Nabbed by waif-catchers in the alley where he spends his days sniffing bread and dreaming of floury loafs, Oy Yew is dragged in front of the wiry-haired Mrs Rutheday who sets him to work at bench 54. Oy meets Linnet Pale, a colour-drained girl who becomes his first friend. But assembling unknown items intended for nameless people is not destined to be his lot for long and the new boy is soon recognized as a perfect specimen for Duldred Hall.
Peopled with strangely-named characters like Alas Ringworm, Raymun, Mrs Midden and the hateful Master Jeopardine, the waifs of Duldred are assigned duties around various parts of the big house (‘Drains’, ‘Ceilings’, ‘Stairs’ etc), and expected to perform their tedious obligations out of sight of the Master and his upservants. Oy learns about the strange hierarchy of the place, the peculiar regularity of ‘accidents’ and the habitual ‘measuring’ routine where children must reach the perfect height of 5 thighs 10 oggits in order to escape the everyday graft of the Hall. But if escape is so wonderful, why are the details kept under lock and key? And what strange secrets are hidden in Rook’s Parlour and the Bone Room? Gradually, with Oy’s help, the waifs begin to educate themselves and their discoveries lead to revelations that will change their lives forever.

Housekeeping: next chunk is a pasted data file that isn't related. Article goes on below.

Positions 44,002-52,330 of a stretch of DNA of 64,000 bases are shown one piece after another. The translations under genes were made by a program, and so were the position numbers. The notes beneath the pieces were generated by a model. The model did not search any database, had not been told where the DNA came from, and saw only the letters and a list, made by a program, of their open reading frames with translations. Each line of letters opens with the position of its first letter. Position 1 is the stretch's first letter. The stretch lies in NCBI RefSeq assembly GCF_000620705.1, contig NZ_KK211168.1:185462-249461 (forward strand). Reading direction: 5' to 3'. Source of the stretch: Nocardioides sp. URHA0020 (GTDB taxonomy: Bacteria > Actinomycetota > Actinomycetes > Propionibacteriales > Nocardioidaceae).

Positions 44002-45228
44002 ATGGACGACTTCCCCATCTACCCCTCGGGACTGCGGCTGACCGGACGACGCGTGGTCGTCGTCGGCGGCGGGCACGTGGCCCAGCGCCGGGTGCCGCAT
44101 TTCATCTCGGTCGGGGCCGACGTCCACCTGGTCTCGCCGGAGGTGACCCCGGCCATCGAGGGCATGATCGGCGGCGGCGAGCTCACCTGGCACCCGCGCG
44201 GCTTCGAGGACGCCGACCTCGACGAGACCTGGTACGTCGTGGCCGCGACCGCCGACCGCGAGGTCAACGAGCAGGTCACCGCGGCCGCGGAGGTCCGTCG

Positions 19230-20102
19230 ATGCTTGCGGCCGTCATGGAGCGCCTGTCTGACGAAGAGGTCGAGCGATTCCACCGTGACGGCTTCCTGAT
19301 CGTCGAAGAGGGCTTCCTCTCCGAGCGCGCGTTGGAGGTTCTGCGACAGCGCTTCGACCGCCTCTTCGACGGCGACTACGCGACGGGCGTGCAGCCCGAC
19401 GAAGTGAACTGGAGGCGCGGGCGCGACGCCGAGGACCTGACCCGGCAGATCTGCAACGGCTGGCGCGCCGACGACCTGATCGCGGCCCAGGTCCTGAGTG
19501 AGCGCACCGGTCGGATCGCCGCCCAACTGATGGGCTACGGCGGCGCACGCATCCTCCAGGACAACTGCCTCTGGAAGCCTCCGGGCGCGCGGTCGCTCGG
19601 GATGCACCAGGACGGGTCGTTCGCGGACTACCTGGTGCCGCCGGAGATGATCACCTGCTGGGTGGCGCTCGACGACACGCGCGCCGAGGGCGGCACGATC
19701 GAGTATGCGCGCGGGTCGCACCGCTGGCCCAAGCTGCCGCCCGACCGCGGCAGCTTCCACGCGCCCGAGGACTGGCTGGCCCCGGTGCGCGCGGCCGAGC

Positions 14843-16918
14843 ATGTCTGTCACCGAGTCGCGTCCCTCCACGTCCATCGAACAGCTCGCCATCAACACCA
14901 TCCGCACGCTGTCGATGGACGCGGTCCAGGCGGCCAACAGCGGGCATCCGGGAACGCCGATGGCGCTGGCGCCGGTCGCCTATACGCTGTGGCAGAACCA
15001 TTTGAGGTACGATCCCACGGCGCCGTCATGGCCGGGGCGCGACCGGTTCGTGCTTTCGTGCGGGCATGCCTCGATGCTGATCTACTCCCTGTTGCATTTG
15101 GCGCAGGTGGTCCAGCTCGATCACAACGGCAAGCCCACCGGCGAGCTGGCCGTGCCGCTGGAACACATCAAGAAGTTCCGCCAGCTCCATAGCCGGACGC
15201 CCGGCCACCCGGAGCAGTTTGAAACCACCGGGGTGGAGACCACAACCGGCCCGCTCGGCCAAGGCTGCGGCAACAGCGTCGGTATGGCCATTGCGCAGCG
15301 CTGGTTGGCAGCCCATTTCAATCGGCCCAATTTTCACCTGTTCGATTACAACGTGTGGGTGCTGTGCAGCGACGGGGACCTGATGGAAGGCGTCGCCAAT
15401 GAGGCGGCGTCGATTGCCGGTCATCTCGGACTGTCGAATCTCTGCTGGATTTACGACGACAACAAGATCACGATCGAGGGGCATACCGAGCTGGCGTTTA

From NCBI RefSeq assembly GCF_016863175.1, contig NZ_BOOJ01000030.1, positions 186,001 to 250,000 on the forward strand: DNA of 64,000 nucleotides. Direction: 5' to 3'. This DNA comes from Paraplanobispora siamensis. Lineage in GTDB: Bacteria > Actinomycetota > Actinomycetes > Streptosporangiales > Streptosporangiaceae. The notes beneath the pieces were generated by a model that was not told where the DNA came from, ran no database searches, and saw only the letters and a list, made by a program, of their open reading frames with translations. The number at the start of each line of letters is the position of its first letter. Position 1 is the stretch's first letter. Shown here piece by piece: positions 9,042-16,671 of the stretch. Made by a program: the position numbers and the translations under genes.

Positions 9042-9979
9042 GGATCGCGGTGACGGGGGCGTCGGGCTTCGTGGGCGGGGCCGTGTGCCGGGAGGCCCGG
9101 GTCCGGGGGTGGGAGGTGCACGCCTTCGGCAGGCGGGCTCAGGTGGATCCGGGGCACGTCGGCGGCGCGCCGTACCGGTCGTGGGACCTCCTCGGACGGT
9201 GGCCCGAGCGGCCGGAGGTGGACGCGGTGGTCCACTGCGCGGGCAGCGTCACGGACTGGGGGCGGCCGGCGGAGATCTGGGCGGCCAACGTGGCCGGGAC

Ana Salote’s first book in ‘The Waifs of Duldred’ trilogy is, she says, a crossover fantasy for ages 9 to 90, and I can well believe it. The world she creates is original and yet familiar, with its wonderfully Dickensesque settings and a host of intriguing characters. I’ll definitely be looking out for the next book in the series.